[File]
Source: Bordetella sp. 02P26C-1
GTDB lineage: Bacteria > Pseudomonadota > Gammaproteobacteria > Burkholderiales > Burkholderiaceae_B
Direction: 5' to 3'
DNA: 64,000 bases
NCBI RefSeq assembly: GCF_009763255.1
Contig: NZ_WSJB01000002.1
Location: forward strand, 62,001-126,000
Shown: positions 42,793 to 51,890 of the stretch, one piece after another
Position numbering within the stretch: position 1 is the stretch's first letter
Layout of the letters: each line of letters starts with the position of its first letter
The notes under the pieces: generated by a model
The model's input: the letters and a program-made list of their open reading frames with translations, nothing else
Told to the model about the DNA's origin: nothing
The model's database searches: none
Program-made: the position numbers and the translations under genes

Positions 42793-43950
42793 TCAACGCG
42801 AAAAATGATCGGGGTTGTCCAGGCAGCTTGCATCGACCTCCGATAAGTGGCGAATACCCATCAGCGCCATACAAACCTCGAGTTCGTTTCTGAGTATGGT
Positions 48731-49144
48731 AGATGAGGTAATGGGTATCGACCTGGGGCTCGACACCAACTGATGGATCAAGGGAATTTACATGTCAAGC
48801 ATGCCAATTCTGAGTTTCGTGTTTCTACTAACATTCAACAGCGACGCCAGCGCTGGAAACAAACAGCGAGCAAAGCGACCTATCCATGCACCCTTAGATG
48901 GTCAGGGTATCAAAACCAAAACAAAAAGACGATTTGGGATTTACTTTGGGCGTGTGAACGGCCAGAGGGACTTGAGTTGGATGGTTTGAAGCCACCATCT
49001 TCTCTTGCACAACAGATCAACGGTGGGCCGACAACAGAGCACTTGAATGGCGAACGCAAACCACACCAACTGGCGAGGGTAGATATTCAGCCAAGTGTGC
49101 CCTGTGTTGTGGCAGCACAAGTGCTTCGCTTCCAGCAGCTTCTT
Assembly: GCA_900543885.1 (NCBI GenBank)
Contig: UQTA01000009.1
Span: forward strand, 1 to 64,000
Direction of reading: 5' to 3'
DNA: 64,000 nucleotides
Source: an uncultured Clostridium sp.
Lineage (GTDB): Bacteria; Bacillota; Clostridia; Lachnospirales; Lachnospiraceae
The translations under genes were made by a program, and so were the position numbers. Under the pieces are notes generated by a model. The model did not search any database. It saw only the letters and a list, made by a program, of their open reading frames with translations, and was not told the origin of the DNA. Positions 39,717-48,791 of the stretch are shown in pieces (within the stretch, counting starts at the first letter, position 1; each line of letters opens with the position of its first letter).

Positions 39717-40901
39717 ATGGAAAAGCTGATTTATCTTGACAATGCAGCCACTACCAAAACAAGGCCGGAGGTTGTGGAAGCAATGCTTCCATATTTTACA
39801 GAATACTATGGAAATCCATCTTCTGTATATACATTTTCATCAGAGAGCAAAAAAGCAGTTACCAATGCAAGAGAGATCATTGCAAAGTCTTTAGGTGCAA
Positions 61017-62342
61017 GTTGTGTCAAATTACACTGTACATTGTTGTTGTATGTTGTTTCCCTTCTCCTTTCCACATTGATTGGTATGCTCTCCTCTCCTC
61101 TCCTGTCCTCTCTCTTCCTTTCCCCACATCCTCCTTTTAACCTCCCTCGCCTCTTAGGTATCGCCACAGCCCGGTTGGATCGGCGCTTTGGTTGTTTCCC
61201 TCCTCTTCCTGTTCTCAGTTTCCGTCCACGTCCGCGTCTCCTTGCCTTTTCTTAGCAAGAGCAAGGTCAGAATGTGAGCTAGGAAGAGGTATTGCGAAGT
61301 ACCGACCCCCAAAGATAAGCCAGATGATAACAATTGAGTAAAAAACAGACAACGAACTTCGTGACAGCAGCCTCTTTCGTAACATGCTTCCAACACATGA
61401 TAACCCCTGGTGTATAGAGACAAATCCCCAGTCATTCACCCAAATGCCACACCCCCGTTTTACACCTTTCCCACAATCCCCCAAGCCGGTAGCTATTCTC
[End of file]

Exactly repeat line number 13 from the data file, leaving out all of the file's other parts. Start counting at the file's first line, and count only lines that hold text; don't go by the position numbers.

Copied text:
Told to the model about the DNA's origin: nothing